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Boris's ring tunnel is going around in circles

So the mayor’s next big idea is to build a 22km long orbital tunnel around London.  At first glance this seems, well, a bit bonkers however creative and at times counter-intuitive, the solutions we need are for modern transport challenges. In terms of winning the ongoing battle against inner London congestion, a ring tunnel around the capital was probably not the first option on the table, nor will it be the last.

Politicians will have us going round in circles, literally. And at £30bn, it is going to cost the taxpayer more than a few pennies as well.

But hang on a minute.  Maybe there is something in this. If figures are to be believed, congestion in London is set to increase by 60% in the future so maybe the mayor has stumbled on a brainwave.  

Creating a new orbital route option for London is as important as managing congestion on the radial routes into and within the city centre. The lack of capacity to move around the outer edges of inner London is most definitely restricting growth opportunities and a scheme like this will undoubtedly unlock development potential. 

Controlling the number and location of entry points to the ring road will be key to making it a success and it is this element of the design that presents itself as a fantastic opportunity to use transport network planning to dictate and optimise development growth. This would be a departure from the norm, where for too long the (bad) planning practice in London has been to retrofit the transport network to meet the demands of development growth.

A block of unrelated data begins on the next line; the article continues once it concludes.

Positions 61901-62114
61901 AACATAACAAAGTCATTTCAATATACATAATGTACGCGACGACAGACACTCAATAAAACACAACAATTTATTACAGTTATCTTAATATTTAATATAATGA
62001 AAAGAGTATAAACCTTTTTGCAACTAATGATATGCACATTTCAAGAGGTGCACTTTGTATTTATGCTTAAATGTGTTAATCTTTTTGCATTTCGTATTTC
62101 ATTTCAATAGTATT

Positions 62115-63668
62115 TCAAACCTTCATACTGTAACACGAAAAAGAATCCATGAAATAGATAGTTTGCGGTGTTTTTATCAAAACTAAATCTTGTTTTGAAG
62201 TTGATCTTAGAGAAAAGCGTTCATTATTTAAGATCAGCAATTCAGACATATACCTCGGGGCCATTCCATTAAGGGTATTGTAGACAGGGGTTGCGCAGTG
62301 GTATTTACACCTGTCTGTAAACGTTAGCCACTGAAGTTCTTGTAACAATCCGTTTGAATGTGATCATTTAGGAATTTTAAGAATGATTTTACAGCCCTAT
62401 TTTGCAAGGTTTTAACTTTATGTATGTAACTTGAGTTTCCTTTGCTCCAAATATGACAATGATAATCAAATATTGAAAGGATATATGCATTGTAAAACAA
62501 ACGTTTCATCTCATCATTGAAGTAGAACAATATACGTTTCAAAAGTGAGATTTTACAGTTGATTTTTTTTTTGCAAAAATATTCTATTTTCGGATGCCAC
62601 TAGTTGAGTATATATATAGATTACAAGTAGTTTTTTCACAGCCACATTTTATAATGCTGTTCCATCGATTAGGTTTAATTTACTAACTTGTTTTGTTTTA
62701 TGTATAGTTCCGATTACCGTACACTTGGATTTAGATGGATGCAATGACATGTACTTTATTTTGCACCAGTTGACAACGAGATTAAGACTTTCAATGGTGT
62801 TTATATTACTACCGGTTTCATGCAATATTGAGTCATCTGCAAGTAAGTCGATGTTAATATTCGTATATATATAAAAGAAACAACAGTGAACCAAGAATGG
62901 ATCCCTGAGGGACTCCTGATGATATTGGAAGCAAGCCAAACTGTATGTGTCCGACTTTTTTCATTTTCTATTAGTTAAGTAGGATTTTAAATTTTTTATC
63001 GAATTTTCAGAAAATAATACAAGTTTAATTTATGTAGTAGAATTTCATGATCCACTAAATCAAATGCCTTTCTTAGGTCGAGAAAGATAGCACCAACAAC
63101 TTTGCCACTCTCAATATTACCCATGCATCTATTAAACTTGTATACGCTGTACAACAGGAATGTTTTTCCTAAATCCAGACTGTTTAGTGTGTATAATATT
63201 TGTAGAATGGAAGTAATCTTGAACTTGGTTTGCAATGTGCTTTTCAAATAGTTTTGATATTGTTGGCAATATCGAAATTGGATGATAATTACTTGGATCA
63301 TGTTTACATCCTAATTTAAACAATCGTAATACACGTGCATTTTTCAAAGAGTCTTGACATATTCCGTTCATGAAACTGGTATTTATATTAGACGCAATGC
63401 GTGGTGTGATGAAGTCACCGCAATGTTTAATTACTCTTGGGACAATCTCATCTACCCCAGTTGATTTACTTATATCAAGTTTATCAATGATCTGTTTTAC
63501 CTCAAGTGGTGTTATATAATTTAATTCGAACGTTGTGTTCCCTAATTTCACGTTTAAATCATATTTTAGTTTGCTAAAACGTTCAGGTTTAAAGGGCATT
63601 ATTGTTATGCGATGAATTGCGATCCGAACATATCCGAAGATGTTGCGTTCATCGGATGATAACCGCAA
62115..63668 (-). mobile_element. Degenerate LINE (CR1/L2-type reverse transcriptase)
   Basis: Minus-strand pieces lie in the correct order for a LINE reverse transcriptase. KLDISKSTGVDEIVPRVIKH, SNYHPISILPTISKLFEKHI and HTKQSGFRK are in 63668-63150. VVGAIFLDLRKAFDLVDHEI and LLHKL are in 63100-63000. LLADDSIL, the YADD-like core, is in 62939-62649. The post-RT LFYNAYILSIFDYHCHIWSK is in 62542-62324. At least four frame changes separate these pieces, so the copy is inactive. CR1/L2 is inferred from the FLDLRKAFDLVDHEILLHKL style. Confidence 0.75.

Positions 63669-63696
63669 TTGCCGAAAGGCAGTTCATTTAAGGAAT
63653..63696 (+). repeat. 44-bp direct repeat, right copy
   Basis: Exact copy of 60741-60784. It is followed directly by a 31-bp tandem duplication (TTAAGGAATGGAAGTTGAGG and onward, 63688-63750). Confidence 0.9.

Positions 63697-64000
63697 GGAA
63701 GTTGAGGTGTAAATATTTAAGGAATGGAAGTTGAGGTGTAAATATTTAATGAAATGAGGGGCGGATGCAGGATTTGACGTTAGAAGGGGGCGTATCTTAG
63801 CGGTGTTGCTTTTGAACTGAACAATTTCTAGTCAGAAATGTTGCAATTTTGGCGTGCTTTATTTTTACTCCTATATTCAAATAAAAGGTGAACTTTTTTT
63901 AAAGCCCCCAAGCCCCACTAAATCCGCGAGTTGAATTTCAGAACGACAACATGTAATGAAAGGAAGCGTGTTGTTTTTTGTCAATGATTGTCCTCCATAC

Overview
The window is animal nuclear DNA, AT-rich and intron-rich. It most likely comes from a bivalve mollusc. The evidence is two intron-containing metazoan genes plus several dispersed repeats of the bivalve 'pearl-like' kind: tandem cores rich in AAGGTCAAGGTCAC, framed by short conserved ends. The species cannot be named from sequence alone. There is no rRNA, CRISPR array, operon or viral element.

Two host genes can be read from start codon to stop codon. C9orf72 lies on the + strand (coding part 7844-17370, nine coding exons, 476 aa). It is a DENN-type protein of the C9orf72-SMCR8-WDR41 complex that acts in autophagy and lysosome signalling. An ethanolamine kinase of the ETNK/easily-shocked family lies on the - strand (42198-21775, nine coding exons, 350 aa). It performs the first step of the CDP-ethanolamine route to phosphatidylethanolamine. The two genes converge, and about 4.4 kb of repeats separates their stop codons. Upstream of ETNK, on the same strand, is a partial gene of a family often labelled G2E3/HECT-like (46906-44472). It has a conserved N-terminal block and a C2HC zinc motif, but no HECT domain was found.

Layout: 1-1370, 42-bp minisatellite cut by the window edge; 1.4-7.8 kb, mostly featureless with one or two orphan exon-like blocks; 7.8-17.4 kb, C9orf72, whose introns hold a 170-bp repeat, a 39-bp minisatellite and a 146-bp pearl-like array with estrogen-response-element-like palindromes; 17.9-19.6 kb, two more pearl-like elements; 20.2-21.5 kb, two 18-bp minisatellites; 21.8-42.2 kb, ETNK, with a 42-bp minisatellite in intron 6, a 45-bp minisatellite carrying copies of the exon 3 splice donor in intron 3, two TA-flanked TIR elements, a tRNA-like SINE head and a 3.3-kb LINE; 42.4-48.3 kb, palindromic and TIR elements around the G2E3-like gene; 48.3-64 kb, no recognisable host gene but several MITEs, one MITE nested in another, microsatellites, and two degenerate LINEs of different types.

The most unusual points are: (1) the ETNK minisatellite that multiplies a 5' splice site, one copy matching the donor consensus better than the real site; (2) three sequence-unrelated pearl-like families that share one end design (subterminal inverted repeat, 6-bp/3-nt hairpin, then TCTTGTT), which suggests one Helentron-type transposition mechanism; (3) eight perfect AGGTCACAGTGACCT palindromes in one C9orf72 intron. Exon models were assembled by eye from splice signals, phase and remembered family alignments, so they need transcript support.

History tells us successful cities that have grown organically over the centuries, cities like London, are shaped around their evolving transport networks. Not the other way round. 

In WSP’s report on Boris Johnson’s London 2020 vision we call on the mayor to be more imaginative in his transport strategy, noting that many of London’s transport routes are over capacity today – at least in the peak periods – for vehicles travelling into Central London in the morning, and out again in the evening.

We also know that congestion is one of Londoners’ biggest bug bears. Each Londoner spends an hour on average travelling around 15km a day. Spending two to three hours per day commuting is not uncommon.

Believe it or not, the London Ring Tunnel will not just potentially reduce journey times, it will create new connectivity opportunities that could be maximised by careful and considered placement of new jobs and housing. Now that’s proper planning!

To be honest, I seriously doubt if this project will get off the ground, never mind beneath it. But that’s not the point. The foresight to realise the transport network should shape successful and sustainable development growth demonstrates the way industry and politicians should be approaching the future of our country’s major growth engines. It seems the penny’s dropped! 

One final penny for your thoughts, does it have to be a road in this tunnel?  

  • Paul Speirs is WSP technical director for development

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